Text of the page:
Judge imposes three consecutive sentences of five months each
A man caught trying to unlock and jumpstart another person’s car at a Donegal hotel claimed he thought it had been abandoned.
In relation to two drink-driving charges, the same defendant claimed that on one occasion he crashed because a hare jumped in front of him. On the second occasion, he claimed, he had been trying to get away from people he was drinking with because he was afraid they would give him a kicking.
The judge handed down suspended prison sentences totalling 15 months, as well as a 10-year disqualification from holding a driving licence.
Sean Kelly, 57, of 2 Pinefield Drive, Omagh was before Donegal District Court on Monday.
He pleaded guilty to drink-driving at Dunmuckrim, Ballyshannon on July 10, 2020. The court heard that he had an alcohol reading of 70mcg per 100ml of breath.
He also admitted drink driving at East End, Bundoran on July 31, 2020. The reading on that occasion was 65mcg per 100ml of breath.
Kelly further pleaded guilty to interfering with the mechanism of a stationary vehicle at Harvey’s Point Hotel, Lough Eske, Donegal Town on July 1, 2020.
Superintendent Colm Nevin told the court that the owner of the vehicle - a grey Audi - went to Harvey’s Point to check on it. He saw two men at his car with the bonnet open, and with jump leads connecting it to another car. There was also a locksmith present.
“The owner approached them and asked what they were doing,” said the superintendent. “They said it was their car.”
The owner then produced his keys to show it was his vehicle.
Defence solicitor Rory O’Brien said his client had made a full admission.
“The vehicle had been abandoned for a long period of time,” he said, adding that there had been another party involved on the day.
The solicitor said the probation report on Kelly highlighted issues with addiction and ongoing mental health problems.
Mr O’Brien said his client fished as a hobby and that was why he spent time in Bundoran and Ballyshannon.
Regarding the seriousness of the charges and a number of previous convictions in Northern Ireland, Mr O’Brien said: “I appreciate that his liberty is at risk but I hope that justice may be better served with a suspended sentence.
“He accepts the loss of his licence is inevitable.”
Judge Kevin Kilrane said there were a number of worrying aspects about the defendant.
“Reading the report from the probation officer, the following matters worry me,” he said.
“He interfered with a car which he said was abandoned. It was parked. He had no business interfering with it. He went to some trouble to get a locksmith so he could drive the car away.
“He shows no remorse whatsoever. When asked by the probation officer what he thought of the car owner who came along and apprehended him, he said he didn’t think a lot of him.”
The judge also raised concerns about the fact that the defendant said after an alcohol-related driving incident, that he had consumed six cans of Guinness.
“The guards were on the scene within ten minutes,” said Judge Kilrane. “To say he drank six cans of Guinness in ten minutes is a downright untruth. Again, no remorse.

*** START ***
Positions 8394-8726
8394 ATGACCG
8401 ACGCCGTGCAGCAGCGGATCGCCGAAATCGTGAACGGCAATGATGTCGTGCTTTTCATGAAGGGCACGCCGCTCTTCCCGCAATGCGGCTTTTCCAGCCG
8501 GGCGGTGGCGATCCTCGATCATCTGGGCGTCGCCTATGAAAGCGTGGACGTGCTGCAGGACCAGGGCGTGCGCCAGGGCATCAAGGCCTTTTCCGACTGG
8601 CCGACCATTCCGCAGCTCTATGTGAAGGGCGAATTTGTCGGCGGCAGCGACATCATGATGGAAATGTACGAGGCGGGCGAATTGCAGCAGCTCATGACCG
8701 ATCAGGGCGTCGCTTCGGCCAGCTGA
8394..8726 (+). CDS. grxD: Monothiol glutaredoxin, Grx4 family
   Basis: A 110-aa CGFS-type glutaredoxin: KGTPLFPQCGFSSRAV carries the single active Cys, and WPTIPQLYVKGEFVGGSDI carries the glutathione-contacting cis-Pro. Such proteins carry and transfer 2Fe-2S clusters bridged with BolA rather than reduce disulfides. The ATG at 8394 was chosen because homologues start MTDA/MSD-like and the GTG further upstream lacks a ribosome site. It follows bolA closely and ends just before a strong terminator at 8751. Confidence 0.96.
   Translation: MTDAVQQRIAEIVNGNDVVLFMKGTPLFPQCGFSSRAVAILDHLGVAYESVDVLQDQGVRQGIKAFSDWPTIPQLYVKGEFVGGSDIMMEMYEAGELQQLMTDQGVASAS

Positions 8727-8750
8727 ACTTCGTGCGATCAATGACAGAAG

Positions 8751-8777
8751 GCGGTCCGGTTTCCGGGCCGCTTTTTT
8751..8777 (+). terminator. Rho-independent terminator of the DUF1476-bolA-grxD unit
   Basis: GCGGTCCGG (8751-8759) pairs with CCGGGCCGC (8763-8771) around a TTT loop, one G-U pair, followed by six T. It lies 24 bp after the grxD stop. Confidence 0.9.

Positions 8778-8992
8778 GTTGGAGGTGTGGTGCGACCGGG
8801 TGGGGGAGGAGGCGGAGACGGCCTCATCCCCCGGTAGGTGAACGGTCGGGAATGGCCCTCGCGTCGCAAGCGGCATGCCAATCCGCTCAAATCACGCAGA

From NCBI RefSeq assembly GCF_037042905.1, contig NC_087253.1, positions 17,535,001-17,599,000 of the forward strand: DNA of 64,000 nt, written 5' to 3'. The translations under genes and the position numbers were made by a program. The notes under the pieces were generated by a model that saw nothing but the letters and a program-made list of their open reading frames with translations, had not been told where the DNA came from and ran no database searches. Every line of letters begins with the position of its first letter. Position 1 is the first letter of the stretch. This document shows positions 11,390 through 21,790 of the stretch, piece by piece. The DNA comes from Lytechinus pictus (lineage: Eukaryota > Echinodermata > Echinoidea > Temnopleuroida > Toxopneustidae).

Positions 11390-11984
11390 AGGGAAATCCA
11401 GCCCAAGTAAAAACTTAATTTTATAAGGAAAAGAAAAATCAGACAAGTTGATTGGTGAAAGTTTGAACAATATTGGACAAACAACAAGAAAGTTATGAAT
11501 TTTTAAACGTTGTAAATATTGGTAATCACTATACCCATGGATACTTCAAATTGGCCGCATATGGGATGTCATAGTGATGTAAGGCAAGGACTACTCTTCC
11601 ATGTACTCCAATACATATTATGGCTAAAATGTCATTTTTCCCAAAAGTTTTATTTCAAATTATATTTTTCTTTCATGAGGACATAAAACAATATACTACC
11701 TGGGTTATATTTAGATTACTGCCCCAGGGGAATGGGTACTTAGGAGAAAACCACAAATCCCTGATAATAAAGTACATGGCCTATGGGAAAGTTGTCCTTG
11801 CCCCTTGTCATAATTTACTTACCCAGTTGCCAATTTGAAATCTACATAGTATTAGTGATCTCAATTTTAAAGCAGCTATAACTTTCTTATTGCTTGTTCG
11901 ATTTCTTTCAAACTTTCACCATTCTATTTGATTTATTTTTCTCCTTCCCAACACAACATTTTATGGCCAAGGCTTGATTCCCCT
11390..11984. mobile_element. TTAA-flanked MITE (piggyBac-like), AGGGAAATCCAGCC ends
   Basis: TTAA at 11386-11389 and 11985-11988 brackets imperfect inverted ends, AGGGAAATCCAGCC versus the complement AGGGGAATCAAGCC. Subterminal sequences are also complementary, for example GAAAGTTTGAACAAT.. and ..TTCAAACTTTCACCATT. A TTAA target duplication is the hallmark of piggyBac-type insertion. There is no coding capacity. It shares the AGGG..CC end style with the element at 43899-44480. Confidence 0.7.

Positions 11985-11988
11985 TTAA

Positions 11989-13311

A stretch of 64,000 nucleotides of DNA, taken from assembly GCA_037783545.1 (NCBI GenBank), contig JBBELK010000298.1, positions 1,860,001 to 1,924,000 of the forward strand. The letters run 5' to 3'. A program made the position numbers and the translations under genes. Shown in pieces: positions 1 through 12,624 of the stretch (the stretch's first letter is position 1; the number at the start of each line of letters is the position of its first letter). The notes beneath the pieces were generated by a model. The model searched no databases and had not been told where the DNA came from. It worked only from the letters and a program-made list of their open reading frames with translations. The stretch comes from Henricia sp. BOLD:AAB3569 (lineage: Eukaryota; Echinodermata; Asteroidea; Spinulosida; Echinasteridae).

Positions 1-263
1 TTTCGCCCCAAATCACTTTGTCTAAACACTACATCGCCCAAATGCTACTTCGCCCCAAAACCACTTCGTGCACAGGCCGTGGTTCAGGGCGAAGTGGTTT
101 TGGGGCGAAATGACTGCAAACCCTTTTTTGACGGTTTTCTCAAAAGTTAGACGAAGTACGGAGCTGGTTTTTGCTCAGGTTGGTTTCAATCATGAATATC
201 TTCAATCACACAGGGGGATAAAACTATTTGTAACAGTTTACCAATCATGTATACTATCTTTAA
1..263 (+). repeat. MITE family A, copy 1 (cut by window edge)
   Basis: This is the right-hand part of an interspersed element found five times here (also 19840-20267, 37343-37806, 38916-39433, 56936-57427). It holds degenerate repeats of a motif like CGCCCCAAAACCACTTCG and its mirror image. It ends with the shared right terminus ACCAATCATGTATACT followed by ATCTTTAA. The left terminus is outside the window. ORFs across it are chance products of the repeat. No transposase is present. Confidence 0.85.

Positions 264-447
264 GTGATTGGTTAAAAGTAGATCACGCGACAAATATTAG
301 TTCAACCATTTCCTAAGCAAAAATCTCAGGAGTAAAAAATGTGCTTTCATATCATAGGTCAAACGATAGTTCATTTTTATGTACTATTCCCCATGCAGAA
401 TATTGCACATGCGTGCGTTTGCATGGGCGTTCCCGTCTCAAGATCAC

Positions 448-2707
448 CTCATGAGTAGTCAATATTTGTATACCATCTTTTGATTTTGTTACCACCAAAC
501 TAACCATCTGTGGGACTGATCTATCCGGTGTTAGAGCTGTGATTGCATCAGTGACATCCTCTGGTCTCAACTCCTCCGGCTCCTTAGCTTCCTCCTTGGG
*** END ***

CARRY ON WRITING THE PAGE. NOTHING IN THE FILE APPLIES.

“The third episode where he was drinking in Bundoran, he says it was bad company. He said they were asking him to give them some of his drink and he was afraid he was going to get a kicking so he got into his car and drove away at high speed.
“His lack of remorse is very worrying.”
Judge Kilrane expressed concern about a claim that the defendant made following a collision.
“When you crashed the car you said that a brown hare jumped out in front of you and you swerved to avoid it,” he said.
“That is not true.
“You said before in a previous incident that a man jumped out in front of you.
“You seem very unfortunate with hares and men jumping in front of you.
“If you want to stay out of Castlerea, tell the truth.”
The defendant apologised to the court, and again claimed that he had believed that the car at Harvey’s Point was abandoned.
When pushed about why he told the probation officer that he didn’t think much of the car owner, Kelly said: “When I said I didn’t think too much of him it was because I thought he was just bluffing.”
The judge also pointed out that the report stated Kelly had not been taking medication for a mental health condition from May 2020 to January 2021.
The defendant said: “It was making me feel very unwell.”
Judge Kilrane said: “Either you have mental health problems or you don’t. If you do, medication is required.”
Mr O’Brien again appealed to the judge not to impose a custodial sentence.
“I accept that the court will have a dim view but I don’t think prison is the answer,” he said.
“There is a difficulty that is obviously there with alcohol. If those issues could be tackled and dealt with he could leave this court and have a better life for himself.”
Judge Kilrane said he would ‘just about’ leave it at a suspended sentence.
“He is dishonest,” said the judge. “ He doesn’t know what the truth is. He knows what he did and he is covering up with these excuses.
“He says the car was abandoned. He says a hare jumped out in front of him; another fabrication.
“The incident in Bundoran where he was supposedly afraid he would get a kicking from his buddies - that was an effort to mislead the probation officer. It doesn’t help and doesn’t impress.”
Judge Kilrane imposed a total of 15 months in prison in the form of five-month consecutive sentences for each of the three charges, as well as a 10-year driving ban.
The sentences were suspended on a two-year bond of €100 on condition that the defendant continued to take his medication and did not reoffend within two years.
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